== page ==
Free PDF download of the Glove Removal Process here: Glove Removal Steps
Gloves are to be worn in many situations, industries, tasks and so forth. It doesn't matter whether you are a health services employee, teacher, food service worker or work behind a desk. Gloves help protect us from the substances, germs, chemicals and other harmful materials.
However, personal protective equipment only helps protect us if we also REMOVE it properly. If gloves aren't removed properly, you may still be negatively affected by harmful materials. The germs and other substances can seep into your clothes, be flipped onto you or others, contaminate sanitized areas, etc.
Read through the steps and practice with a set of gloves. The Glove Removal Steps will help you further OUTFOX infection to avoid illness and disease!
See the manual for this lesson and other great infection control activities: http://www.outfoxprevention.com/home/programs/hygiene-instructional-manual---school-edition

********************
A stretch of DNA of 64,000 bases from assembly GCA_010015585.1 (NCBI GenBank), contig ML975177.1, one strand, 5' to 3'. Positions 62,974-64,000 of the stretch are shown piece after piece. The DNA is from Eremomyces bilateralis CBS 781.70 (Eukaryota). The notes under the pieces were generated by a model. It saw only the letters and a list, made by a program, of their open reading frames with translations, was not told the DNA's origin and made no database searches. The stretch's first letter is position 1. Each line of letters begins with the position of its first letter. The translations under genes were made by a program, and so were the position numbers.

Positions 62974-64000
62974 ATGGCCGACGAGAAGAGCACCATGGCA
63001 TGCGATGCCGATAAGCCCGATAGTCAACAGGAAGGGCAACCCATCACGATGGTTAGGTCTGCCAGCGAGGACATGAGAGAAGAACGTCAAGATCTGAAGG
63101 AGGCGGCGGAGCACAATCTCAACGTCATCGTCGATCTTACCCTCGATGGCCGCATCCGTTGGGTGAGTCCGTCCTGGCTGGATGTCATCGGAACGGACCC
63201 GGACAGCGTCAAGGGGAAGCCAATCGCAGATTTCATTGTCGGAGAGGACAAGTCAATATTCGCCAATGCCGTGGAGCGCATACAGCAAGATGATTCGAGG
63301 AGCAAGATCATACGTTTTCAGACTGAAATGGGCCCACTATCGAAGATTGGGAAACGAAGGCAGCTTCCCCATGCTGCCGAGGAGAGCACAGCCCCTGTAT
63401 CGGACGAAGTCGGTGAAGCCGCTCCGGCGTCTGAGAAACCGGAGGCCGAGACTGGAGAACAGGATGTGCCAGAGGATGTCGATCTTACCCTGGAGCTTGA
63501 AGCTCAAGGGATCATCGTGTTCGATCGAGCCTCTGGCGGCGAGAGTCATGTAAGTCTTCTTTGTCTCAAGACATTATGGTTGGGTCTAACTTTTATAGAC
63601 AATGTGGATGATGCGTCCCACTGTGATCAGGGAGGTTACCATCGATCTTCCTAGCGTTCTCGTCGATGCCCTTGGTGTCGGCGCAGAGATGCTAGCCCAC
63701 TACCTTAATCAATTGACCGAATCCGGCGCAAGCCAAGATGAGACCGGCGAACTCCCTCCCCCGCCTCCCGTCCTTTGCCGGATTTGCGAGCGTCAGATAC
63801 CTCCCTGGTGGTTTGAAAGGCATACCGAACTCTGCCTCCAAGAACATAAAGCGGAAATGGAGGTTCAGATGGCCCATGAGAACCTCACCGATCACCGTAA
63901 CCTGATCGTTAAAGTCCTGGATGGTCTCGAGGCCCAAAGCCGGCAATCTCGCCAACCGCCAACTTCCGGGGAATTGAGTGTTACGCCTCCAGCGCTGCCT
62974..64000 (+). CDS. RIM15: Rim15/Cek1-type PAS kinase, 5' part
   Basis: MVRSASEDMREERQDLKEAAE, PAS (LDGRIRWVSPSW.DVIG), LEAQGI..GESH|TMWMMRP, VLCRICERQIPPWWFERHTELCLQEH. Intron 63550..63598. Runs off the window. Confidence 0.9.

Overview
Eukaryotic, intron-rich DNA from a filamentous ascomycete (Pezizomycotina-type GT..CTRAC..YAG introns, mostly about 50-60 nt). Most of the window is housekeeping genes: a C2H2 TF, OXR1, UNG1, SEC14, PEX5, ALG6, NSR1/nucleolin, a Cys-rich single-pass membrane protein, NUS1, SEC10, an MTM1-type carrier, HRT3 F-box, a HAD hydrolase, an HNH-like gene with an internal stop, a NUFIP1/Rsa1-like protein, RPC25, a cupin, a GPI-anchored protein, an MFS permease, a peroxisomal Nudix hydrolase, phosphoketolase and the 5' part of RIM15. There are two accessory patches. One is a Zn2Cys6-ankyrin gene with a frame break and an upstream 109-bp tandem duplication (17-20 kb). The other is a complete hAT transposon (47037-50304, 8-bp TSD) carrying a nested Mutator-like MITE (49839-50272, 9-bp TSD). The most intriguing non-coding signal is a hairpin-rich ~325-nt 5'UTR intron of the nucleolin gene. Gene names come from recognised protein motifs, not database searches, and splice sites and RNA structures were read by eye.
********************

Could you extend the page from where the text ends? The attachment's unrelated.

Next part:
Also see the Glo Germ kits for lessons on removing gloves properly. The simulation germs are fluorescent material that will illustrate how germs spread if gloves (and other personal protective equipment) are not removed properly. The Glo Germs come in fluorescent powder that illuminate under a UV black light. See the following link for more information:
Step 1: Glove Removal Step 1
With both hands gloved, grasp near the cuff of one glove and pull the glove from the wrist towards your fingertips until the glove folds over. Be careful not to touch your skin as you reach near the inside of the glove.
If using Glo Germ, the fluorescent material will verify whether whether you touched your skin with the contaminated glove.
Step 2: Glove Removal Step 2
Carefully grab the fold of the glove and pull the glove away from your body until it is pulled off of your fingertips turning the glove inside out. Be careful not to flip any particles from the glove as it is removed.
If using Glo Germ Powder, a UV black light will show if contaminated materials were spread to the floor, equipment, walls, clothing or other items. This is one of the common causes of hospital acquired infections.